It's a little over a month now since Google halted sales of Google Glass, its Internet-connected “smart eyeglasses,” but the Sony Corporation is hoping to succeed where Google previously stumbled.
Yesterday, Sony started accepting pre-orders in the U.K. and Germany for its “SmartEyeglass Developer Edition,” and said on its website that it would start selling the glasses in the U.S. and Japan on March 10.
SmartEyeglasses will sell for $840 in the U.S., £520 in the U.K., ¥100,000 in Japan and €670 everywhere else. They're designed to connect to compatible smartphones and superimpose information into the wearer's line of sight without obstructing the wearer's vision (according to Sony).
Sony's specs suggest that the glasses' bulky power source won't be too impressive: the battery will only hold up to 150 minutes' worth of charge without using the camera and 80 minutes' worth of charge with it, and “[e]ven when not using the camera, battery life will decrease when using wireless LAN connection.” Also, the glasses won't work in cold weather or in too much heat, either; the operating temperature range is only 5 to 35 degrees Celsius (41 to 95 degrees Fahrenheit).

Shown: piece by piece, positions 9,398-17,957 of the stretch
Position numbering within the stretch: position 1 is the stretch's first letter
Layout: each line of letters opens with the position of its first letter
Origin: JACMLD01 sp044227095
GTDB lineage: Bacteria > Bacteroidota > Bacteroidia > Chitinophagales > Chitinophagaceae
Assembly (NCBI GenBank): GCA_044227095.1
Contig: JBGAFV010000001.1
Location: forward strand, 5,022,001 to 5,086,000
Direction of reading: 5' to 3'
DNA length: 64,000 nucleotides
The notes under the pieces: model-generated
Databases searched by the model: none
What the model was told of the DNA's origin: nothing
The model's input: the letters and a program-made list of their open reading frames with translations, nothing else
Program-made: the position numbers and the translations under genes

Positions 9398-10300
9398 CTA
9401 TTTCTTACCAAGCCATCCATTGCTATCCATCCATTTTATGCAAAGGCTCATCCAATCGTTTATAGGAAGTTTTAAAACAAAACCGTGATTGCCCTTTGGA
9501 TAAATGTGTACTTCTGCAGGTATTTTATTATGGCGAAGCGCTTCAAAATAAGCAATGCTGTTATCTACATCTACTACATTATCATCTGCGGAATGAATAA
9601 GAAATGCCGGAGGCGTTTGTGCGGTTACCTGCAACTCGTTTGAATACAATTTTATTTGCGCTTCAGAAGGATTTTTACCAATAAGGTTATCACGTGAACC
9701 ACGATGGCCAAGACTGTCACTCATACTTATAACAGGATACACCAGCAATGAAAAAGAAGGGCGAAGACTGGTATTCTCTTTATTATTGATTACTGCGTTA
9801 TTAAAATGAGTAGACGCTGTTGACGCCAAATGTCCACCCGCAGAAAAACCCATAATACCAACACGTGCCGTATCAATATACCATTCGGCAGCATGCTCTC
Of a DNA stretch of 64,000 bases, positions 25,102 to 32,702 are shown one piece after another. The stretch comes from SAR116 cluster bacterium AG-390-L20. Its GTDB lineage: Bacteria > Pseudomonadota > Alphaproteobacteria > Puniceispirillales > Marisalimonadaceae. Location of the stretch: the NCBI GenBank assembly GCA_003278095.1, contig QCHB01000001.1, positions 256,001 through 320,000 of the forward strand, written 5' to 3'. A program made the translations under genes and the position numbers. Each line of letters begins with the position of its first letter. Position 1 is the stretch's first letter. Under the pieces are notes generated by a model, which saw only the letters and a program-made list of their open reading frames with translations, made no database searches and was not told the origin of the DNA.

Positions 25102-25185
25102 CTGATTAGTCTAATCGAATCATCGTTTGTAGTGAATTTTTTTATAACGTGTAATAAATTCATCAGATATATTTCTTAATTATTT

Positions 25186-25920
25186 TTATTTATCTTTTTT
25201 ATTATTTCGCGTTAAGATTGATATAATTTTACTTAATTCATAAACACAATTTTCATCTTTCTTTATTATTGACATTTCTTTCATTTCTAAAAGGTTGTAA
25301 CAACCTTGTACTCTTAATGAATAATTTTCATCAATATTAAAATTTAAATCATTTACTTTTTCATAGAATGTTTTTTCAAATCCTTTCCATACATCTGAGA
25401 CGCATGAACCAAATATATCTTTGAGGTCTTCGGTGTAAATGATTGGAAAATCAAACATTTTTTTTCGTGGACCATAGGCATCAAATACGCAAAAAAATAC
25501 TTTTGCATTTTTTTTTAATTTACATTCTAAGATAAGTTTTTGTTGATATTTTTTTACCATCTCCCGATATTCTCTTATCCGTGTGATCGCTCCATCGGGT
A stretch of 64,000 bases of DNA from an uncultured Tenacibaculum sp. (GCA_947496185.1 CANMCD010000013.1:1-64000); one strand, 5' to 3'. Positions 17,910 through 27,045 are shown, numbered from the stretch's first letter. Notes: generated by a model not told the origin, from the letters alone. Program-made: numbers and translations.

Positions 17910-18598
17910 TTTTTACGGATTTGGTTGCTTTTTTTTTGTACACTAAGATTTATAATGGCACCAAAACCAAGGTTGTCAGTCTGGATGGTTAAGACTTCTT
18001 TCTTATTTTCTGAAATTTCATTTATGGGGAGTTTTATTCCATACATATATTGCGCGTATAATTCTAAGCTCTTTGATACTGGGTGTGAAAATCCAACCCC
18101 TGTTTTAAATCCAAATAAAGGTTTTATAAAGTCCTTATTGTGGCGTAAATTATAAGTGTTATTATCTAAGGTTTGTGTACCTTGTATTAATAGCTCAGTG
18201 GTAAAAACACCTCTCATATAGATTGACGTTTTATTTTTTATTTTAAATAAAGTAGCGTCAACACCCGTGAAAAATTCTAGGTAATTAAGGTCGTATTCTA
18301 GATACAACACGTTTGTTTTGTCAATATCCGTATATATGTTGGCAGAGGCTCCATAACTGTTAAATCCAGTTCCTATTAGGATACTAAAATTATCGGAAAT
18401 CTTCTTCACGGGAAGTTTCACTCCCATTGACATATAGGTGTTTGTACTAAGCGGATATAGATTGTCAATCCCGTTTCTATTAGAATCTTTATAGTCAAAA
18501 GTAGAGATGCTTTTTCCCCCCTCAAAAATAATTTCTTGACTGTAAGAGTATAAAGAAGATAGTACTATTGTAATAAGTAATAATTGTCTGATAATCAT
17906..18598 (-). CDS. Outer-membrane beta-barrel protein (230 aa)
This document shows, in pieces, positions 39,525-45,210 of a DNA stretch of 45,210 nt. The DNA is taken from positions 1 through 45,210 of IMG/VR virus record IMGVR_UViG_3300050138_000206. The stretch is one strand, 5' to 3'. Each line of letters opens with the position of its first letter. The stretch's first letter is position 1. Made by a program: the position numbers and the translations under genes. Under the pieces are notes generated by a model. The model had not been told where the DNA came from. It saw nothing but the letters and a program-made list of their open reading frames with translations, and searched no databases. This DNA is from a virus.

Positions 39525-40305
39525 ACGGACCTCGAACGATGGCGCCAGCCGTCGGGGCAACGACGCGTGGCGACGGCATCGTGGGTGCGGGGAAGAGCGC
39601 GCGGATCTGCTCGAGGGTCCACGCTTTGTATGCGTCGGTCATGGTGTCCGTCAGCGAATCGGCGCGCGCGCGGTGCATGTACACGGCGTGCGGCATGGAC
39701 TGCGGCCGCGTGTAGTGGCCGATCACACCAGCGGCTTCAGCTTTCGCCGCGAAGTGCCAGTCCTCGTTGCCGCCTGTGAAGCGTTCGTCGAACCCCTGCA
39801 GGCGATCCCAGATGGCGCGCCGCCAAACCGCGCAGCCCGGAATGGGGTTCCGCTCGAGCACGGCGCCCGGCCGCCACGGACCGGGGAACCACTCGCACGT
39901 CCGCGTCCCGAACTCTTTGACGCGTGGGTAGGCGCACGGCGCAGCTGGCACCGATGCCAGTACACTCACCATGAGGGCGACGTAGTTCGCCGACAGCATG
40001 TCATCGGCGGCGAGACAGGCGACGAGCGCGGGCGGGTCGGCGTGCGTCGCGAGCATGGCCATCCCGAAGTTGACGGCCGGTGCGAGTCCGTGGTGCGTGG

Nor will the SmartEyeglasses impress anyone on a sartorial level. Re/code's reviewers said that “Sony's $840 smart glasses are too dorky to be believed,” Gizmodo dubbed them “even dorkier than Google Glass,” and the first paragraph of Extreme Tech's review mentioned “these hilariously bulky glasses” and wondered if anyone would “go out in public with these ridiculous goggles on.”
The glasses themselves are much wider and have much thicker frames than any style of ordinary eyeglasses, and there is also a circular controller housing the battery, microphone, speaker and other hardware; this controller can be clipped onto the wearer's clothing, possibly on the theory that if you're already wearing those dorky glasses it really doesn't matter if you've got a bulky plastic clip-on thing ruining the line of your clothes, too.
Sony hopes to have the glasses available for full consumer release sometime next year.